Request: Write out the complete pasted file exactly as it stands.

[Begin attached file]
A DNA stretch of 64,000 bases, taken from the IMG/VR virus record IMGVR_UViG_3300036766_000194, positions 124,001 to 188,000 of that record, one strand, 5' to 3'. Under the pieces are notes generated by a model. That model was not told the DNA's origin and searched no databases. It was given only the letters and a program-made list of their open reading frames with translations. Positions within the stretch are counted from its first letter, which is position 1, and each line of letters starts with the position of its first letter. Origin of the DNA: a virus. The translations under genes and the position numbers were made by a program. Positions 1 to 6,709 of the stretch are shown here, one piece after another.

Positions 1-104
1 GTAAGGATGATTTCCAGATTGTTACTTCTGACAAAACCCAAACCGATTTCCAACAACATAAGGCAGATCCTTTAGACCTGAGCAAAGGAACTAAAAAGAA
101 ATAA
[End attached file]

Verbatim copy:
A DNA stretch of 64,000 bases, taken from the IMG/VR virus record IMGVR_UViG_3300036766_000194, positions 124,001 to 188,000 of that record, one strand, 5' to 3'. Under the pieces are notes generated by a model. That model was not told the DNA's origin and searched no databases. It was given only the letters and a program-made list of their open reading frames with translations. Positions within the stretch are counted from its first letter, which is position 1, and each line of letters starts with the position of its first letter. Origin of the DNA: a virus. The translations under genes and the position numbers were made by a program. Positions 1 to 6,709 of the stretch are shown here, one piece after another.

Positions 1-104
1 GTAAGGATGATTTCCAGATTGTTACTTCTGACAAAACCCAAACCGATTTCCAACAACATAAGGCAGATCCTTTAGACCTGAGCAAAGGAACTAAAAAGAA
101 ATAA